Christ’s light shines through—now, and in days to come
On a Friday night in early April, a rare occurrence took place on the banks of Lake Superior. The beacon on Minnesota’s Split Rock lighthouse lit up the sky for a few hours, an intentional offering of light—hope amid significant darkness.
Lighthouses are, for the most part, historic sites now. Places we visit and images we put on postcards and Facebook covers. But at one time, they provided a vital role in saving lives and ensuring the flow of trade in this region and others.
Experience God in every moment.
The desert mothers and fathers have much to teach Catholics about contemplation and prayer. In the third- to sixth-century desert landscape of Egypt, Syria, Palestine, and Arabia, a powerful movement was happening. Christian monasticism began flowering in response to a call to leave the world behind. Christians withdrew from a society in which the misuse of human relationships, power, and material possessions ran counter to their sense of the sacredness of life.
The world benefits every time your words become flesh.
When words become flesh . . .
It happened to me for the first time in first grade. The Milwaukee Catholic Herald published my writing as part of a Catholic Schools’ Week essay contest. The prompt invited students to explain how Catholic education would shape our future. I wrote:
From the archives: Perhaps God merely wraps the vocations of being human in different packages.
I’m a debutante in reverse: This month I’m entering a Trappist monastery. It’s not something Catholics hear about too often, though vocations to monastic communities have not declined nearly as drastically as they have to active communities. I suppose I’m writing now, before I get to the cloister, because once a candidate gets to the point of begging permission to go in, she hopes never to come out. And so I’d like to say good-bye to the world.
The Christian creed is cloaked in mystery.
I believe in the communion of saints.
These words take flesh in the early morning quiet of my apartment. I sink into the worn recliner and flip open my Bible. The aroma of dark roast rises like incense across the space, still as an empty sanctuary.
Thin paper crinkles between my searching fingers. Soon their stories sit before me: Mary Magdalene, Joanna, and Mary the mother of James.
“But on the first day of the week, at early dawn, they came to the tomb, taking the spices that they had prepared.”
How might our spiritual lives flourish by entering into intimacy with our own bodies?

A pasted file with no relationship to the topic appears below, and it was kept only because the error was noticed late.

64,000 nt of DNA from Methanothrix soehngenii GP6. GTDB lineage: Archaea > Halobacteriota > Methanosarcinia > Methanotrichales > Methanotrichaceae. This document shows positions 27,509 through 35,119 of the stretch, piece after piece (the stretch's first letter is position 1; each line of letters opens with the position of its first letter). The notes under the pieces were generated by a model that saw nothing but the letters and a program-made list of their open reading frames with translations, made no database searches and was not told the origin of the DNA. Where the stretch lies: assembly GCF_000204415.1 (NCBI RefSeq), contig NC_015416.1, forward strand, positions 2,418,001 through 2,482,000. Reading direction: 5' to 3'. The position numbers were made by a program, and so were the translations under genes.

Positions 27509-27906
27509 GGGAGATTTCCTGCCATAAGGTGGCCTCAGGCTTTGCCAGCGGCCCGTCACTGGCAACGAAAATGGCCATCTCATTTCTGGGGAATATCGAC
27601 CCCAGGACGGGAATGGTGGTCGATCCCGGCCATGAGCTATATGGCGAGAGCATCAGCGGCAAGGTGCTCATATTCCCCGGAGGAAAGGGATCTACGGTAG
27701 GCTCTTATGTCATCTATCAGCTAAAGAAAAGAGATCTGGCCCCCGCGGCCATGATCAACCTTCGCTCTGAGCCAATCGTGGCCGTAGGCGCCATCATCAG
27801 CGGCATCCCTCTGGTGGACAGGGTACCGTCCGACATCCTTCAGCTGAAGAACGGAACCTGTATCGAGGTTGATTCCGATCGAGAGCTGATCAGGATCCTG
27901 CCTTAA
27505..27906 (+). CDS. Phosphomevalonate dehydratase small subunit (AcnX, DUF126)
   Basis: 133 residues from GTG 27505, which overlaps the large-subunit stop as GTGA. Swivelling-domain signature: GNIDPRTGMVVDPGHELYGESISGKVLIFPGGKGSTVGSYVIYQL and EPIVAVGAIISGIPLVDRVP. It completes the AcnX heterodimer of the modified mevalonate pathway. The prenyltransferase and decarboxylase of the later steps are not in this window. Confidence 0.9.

In our daily rush through life, we so often neglect the body’s wisdom. We work through fatigue and illness, pushing our bodies and feeling frustrated when they don’t keep up. Or we look at our physical selves with disdain when parts don’t measure up to some external standard (which is always designed to sell us something).
My mother’s illness made me more aware of the crosses that others carry.
My mom rose at 4:30 a.m. each day to start the laundry. With seven kids, born within a span of 10 years, her days were full with cooking, cleaning, and inquiring about our day, gently encouraging us as needed. Each night she managed to carve out a few minutes for herself. She sat in the living room to silently read the devotions in her tattered, black prayer book.
Six ways to walk humbly with God.
“Hey men, I say to you: whoever believes in me shall have everlasting life.”
Prayer is made easier with a four-legged faith companion.
"Your walks feel like a second childhood, when you ran the woods with a pack of dogs and belonged in a way you can't with humans." —Rachel Lyons, Becoming a Dog Person
My dog and I rise every morning before the sun, 4:30 a.m. to be exact. I put on my shoes quietly so as to not wake the household and buckle the collar around his neck, asking him to sit briefly as I do so. I quickly press start on the coffeemaker and we head out.
Silent prayer can be the catalyst for justice and solidarity.
A teaching evaluation once observed that I was “not afraid of silence” in the classroom. In reality, learning to be comfortable with silence was the hardest classroom management tactic for me to master. Spiritually, teaching has helped me begin to appreciate the role of silence in both prayer and moral theology. Silence as prayer—in all its relational and contextual complexity—can help us approach God and find spiritual clarity to speak in the face of unspeakable injustice.